Simple Creation of Summary Statistics for Research Papers
Generating summary statistics is a common task in research and often requires iterative refinements. In this post we will demonstrate how to conveniently generate a Table 1 used for research papers in an automated fashion. We will be using public data from a clinical trial by Vickers et al. (2004) which was published in the British Medical Journal (BMJ) on the use of acupuncture as a therapy for chronic headache. The PDF is available for download for free at the BMJ website (link).
As is customary, the authors provide a Table 1 featuring baseline characteristics of the treatment and control groups.
A copy of the raw trial data is available here (link) on the Springer website (Excel File Format).
Using this data set we will walk through the steps on how to create a Table 1 automatically, by making use of www.table1.cc.
Let's get started!
1. Download the sample trial data
- Go to https://trialsjournal.biomedcentral.com/articles/10.1186/1745-6215-7-15#Sec18 to download the trial raw data (excel format) or use the direct link here: 13063_2006_152_MOESM1_ESM.xls)
2. Select the data of interest
- Open the Excel file with MS Excel, LibreOffice or Google Docs
- The Table 1 in the trial is based only on patients that are listed as “completers”. (Fig. 2)
- If you wish to recreate the exact same Table 1 select patients that are “completers”: In the tab ‘Data’, sort for ‘completers’ and select all rows in which completer is ‘1’. This should be the case for 302 rows (including the header row).
- Feel free to use a different subset of the data set or your own data set if you would like to experiment with that
- Copy the rows of interest into the clipboard by either pressing control+c or right clicking on the selection and selecting copy.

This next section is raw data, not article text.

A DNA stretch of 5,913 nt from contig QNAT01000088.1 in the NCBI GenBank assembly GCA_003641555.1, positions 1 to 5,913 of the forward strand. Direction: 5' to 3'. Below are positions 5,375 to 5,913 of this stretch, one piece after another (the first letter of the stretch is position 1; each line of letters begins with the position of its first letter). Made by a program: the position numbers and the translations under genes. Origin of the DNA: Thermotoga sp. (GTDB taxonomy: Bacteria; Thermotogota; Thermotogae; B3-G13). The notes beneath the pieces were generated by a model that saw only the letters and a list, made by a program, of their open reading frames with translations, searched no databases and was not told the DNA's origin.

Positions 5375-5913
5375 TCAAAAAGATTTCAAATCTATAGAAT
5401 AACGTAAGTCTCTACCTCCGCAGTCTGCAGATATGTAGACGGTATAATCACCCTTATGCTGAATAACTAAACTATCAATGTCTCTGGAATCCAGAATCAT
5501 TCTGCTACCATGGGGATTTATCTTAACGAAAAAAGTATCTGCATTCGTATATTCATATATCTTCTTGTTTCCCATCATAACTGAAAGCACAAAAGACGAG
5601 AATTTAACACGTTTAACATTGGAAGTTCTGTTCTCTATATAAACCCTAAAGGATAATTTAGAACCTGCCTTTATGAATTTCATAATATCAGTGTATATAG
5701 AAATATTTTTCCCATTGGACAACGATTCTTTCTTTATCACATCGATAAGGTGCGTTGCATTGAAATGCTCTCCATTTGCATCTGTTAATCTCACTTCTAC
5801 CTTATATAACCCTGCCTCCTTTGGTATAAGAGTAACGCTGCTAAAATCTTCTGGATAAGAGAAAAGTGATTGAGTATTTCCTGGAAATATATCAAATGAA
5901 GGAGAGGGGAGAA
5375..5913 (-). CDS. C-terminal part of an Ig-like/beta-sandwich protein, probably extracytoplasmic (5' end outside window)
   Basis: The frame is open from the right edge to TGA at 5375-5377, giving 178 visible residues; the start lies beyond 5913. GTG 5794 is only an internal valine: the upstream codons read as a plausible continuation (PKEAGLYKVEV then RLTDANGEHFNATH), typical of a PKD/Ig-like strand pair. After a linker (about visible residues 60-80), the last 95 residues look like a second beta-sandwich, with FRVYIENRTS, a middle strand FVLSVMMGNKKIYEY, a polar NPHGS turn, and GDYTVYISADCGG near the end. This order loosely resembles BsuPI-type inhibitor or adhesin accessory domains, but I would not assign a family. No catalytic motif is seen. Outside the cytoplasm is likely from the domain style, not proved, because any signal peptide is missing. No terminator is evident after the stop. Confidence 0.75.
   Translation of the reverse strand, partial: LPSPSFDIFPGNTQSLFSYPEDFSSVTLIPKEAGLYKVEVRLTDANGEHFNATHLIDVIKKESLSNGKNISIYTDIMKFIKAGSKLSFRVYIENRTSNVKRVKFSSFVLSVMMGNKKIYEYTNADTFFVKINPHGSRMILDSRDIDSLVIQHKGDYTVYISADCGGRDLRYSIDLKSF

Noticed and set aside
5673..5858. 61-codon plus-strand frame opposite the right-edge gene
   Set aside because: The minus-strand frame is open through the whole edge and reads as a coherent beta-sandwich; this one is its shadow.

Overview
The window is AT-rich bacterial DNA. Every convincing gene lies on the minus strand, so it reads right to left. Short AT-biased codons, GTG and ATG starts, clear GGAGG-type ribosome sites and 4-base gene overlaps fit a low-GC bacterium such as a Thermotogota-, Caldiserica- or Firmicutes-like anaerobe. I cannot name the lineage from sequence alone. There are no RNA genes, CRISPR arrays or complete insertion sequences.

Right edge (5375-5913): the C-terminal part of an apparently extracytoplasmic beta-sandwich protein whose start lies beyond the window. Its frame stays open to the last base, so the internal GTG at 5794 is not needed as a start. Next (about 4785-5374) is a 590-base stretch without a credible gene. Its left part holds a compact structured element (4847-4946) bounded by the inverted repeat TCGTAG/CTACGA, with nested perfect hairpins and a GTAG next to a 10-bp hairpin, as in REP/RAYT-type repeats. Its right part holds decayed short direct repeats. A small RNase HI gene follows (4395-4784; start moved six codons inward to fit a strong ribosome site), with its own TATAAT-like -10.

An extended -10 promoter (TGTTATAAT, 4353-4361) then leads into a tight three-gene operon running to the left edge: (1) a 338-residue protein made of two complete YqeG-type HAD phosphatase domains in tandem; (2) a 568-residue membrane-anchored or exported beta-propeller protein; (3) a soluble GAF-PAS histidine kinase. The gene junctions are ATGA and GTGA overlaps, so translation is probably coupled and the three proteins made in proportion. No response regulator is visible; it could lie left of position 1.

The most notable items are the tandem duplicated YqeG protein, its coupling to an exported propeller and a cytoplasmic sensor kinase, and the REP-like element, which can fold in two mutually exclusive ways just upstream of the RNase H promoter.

3. Go to table1.cc and paste the content of the clipboard
- Right-click on the text field on the starting page and select paste (Fig. 3; orange box). Alternatively, you can press control + v to paste the file.
- Next, click on ‘I pasted the spreadsheet data’ (Fig. 3; red arrow)
4. Select variables of interest and variable types
- You should see a message Table parsed successfully appear in a green box (Fig. 4)
- To recreate the original Table 1, check age, sex, migraine and chronicity as ‘variables of interest’
- Feel free to experiment with other variables. For the example data set, their meaning can be found in the Excel file in the Description of Variables tab
- For age, leave continuous. For sex and migraine, select categorical.
5. Select the grouping variable and confirm to create the table
- The ‘grouping variable’ stratifies the resulting table by a certain characteristic.
- To recreate the original Table 1, select group (which distinguishes between intervention and control patients).
- Check “switch group order” to have the intervention group (1) appear before the controls (0)
- Scroll down and click the “Make Table 1!” button
- Scroll down again and your Table 1 with the selected variables of interests and the appropriate measures (mean, standard deviation, percentages) appears (Figure 5)
- Voilà, you just created summary statistics, fast and efficient !
6. Adjust and Fine tune formatting
- Experiment with additional variables of interest, adding p-values, etc.;
- It is now very simple to add p values, missing values, and fine-tune the table to you needs
- You can also explore other grouping options to help understand your data
- Selections of variables can be adjusted quickly, as the settings will carry forward
The caveat of the authors of the tableone Python package always applies:
We encourage the use of tableone alongside other methods of descriptive statistics and, in particular, visualization to ensure appropriate data handling. […] Guidance should be sought from a statistician when using
tableonefor a research study, especially prior to submitting the study for publication.
Try out simple and efficient creation of your Table 1 by applying this tutorial at https://www.table1.cc !
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